Actors, Targets, and Guardians: Using Routine Activities Theory to Explore the 2008 Decision to Prorogue Parliament in Canada
While a number of scholars have offered a variety of constitutional critiques and political analyses for the 2008 prorogation of Parliament, to date no comprehensive theoretical exploration has been attempted. In addition to the widespread agreement that the use of prorogation to avoid a potential non-confidence vote was problematic, some have acknowledged that efforts to undermine the role of Parliament in Canada have become routine. Combined with the role nationalistic tensions played in justifying such a profound departure from the principles of responsible government, this paper accepts and better explicates the view that the 2008 decision to prorogue Parliament constituted a ‘harm.’ Using Routine Activities Theory it explores the events before during and after prorogation based on the confluence of a motivated actor, a suitable target, and the lack of a capable guardian. While this theory frames past events in a new way, of specific value is how the theory can be used to begin to chart a course to correct what has been called a dangerous constitutional precedent.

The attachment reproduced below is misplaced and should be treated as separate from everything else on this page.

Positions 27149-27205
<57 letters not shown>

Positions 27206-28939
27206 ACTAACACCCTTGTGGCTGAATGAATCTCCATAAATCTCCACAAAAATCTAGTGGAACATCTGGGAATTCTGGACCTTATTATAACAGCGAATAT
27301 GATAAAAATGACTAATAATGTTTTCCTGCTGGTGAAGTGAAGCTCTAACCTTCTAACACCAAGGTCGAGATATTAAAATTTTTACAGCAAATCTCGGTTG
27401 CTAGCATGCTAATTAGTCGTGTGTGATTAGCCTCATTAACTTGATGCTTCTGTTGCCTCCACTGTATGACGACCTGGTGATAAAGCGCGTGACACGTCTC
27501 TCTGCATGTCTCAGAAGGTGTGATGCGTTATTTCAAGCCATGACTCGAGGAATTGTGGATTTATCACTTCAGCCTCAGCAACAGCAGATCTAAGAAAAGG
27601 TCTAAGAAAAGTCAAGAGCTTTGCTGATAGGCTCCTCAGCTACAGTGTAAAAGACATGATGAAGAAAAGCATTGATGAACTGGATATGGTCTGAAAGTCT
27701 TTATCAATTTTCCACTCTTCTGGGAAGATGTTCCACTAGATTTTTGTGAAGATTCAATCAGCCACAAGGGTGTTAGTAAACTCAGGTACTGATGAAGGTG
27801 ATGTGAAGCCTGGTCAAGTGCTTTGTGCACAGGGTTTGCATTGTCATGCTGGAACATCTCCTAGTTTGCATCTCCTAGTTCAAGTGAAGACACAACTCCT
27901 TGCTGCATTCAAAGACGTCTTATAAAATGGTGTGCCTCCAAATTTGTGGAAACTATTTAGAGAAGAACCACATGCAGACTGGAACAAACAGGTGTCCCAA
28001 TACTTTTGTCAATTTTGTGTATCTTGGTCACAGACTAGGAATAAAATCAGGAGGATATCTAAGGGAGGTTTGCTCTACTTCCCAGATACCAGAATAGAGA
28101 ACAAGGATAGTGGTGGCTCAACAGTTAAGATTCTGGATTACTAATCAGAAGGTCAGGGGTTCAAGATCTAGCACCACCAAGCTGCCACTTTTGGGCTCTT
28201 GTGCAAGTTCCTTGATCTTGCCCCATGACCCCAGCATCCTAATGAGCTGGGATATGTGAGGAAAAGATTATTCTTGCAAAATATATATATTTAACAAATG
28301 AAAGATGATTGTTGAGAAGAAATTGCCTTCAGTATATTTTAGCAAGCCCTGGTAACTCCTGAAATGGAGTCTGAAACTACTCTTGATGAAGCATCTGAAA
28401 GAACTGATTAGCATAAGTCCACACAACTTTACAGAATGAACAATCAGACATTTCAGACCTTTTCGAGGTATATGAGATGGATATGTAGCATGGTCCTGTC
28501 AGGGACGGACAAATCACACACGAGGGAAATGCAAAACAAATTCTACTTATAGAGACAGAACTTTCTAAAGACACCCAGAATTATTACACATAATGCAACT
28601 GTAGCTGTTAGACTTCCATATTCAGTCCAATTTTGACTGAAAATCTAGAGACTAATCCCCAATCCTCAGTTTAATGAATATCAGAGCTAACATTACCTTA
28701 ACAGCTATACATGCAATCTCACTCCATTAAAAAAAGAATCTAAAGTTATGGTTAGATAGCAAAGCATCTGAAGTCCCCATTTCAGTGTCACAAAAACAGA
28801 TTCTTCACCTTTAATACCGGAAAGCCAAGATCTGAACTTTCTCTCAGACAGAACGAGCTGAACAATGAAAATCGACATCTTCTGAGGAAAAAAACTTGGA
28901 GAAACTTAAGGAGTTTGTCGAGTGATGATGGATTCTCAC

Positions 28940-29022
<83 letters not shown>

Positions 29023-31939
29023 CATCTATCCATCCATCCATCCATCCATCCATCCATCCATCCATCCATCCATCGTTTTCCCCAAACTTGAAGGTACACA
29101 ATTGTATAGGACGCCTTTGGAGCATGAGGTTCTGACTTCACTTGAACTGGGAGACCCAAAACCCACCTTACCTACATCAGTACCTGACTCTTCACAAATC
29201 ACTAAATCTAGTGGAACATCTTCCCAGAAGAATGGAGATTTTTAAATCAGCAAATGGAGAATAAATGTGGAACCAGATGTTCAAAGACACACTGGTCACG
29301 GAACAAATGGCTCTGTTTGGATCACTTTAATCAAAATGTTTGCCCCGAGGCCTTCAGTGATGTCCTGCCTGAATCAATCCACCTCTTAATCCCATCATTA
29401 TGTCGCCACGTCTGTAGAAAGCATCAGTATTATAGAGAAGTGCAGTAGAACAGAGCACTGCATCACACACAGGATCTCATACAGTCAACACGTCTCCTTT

Routine Activities Theory; Prorogation; Constitutional studies; Responsible Government